The blog of Windows Wally, a Windows Support Technician helping common people solve frustrating computer problems.

How To Do A System Restore

Reader Question:
“Hi Wally, can you tell me how to do a system restore?” - Austin H., Australia

Before addressing any computer issue, I always recommend scanning and repairing any underlying problems affecting your PC health and performance:

  • Step 1 : Download PC Repair & Optimizer Tool (WinThruster for Win 10, 8, 7, Vista, XP and 2000 – Microsoft Gold Certified).
  • Step 2 : Click “Start Scan” to find Windows registry issues that could be causing PC problems.
  • Step 3 : Click “Repair All” to fix all issues.

Setting up weekly (or daily) automatic scans will help prevent system problems and keep your PC running fast and trouble-free.

Wally’s Answer:

Why You Should Do A System Restore

Some of the most annoying things in running a computer are corrupted files, a non-working internet connection, and frequent program freezes. You search all of the possible solutions with no results. Finally, you might end up calling your PC technician as a last resort.

There are several factors that could lead to these computer problems. Some of the notable reasons for these problems are the faulty registry, cluttered hard disk, virus infections, and fragmented files. Whatever reasons behind the slow and sluggish performance of your computer, you must have it working so you can finish all your work.

It’s surprisingly easy for you to do a system restore to remedy all your computer problems. System Restore is a Windows facility that enables you to roll back your computer settings to the “last known period” where your computer is functioning properly.

From time to time, your computer takes a snapshot of your computer. By using system restore, you can roll back your computer back to a previous time and date. This will remove all settings and programs installed but will not affect any personal data files such as photos, word documents, etc.

System Restore: Tips & Tricks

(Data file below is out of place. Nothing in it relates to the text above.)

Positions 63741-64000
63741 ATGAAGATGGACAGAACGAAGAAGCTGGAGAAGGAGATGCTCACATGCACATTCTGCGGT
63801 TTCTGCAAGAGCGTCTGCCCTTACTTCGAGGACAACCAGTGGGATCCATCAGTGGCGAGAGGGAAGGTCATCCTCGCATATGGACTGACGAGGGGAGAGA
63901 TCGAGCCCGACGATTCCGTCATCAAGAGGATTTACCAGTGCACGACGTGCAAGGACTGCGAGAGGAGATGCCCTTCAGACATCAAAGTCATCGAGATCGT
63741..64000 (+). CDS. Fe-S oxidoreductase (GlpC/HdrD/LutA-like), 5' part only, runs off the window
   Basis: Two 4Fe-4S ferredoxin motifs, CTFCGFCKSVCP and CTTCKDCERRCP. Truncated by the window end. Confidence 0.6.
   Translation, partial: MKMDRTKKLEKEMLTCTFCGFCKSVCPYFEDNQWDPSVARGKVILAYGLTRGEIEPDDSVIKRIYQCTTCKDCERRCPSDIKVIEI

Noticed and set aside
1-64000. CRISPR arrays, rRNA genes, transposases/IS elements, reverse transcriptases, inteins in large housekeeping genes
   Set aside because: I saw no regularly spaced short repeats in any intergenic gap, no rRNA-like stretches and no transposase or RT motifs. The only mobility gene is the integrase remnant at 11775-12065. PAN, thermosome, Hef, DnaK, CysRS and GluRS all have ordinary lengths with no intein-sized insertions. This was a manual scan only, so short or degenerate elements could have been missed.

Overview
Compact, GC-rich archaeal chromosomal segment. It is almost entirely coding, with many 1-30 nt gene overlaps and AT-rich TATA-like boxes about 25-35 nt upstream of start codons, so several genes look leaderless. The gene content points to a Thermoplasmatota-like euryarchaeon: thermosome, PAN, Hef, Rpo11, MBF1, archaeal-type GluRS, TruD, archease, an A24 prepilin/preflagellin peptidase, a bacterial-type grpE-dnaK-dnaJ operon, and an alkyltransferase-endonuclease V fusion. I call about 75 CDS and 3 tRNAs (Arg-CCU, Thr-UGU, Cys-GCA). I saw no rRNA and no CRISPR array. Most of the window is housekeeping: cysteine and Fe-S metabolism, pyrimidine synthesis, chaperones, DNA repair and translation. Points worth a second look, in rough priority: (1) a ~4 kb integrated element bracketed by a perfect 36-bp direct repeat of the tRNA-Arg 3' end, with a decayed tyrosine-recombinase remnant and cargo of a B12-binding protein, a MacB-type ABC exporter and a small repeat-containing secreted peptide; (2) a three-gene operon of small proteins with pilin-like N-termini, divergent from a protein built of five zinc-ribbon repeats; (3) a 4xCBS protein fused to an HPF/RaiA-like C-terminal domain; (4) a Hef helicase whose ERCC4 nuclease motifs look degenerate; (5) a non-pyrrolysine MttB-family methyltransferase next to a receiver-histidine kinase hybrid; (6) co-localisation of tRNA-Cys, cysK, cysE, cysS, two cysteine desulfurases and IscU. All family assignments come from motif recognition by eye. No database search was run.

Windows-based computers provide you with the freedom to roll back your computer’s system. System Restore is an effective way to undo any settings and configurations that you have set that made your computer suffer in performance. It will also uninstall or remove any suspicious programs but will never delete any important personal data files such as word documents and photos.

Here’s a walkthrough on how to use system restore:

  • Click on Start
  • Select All Programs
  • Go to Accessories
  • Click on System Tools and then select System Restore
  • On the System Restore window, you will see an option Restore My Computer to An Earlier Time.
  • Create a restore point and choose the date that you want your computer to roll back into. Logically, choose the last known date that your computer is running fine and you are done.

By performing a simple System Restore, you’ve saved yourself from the hassle of completely reformatting your computer, and the risk of losing all of your important data. Moreover, you saved a lot of and time and money employing PC technicians to do basic jobs that you can do yourself!

I Hope You Liked This Article! If You Need Additional Support on This Issue Then Please Don’t Hesitate To Contact Me On Facebook.

Is Your PC Healthy?

I always recommend to my readers to regularly use a trusted registry cleaner and optimizer such as WinThruster or CCleaner. Many problems that you encounter can be attributed to a corrupt and bloated registry.

Happy Computing! :)

Wally's Answer Rating

Quick Solution (How fast can you do it?)
Easy Solution (How easy is it?)
Beginner-Friendly (Recommended for beginners?)

Summary: Every Windows Wally blog post is evaluated on these three criteria. The average of all three elements determines an "Overall Rating" for each blog post.


Overall Rating

About the Author

Windows Wally is a helpful guy. It’s just in his nature. It’s why he started a blog in the first place. He heard over and over how hard it was to find simple, plain-English solutions to Windows troubleshooting problems on the Internet. Enter: Windows Wally. Ask away, and he will answer.

Comments are closed.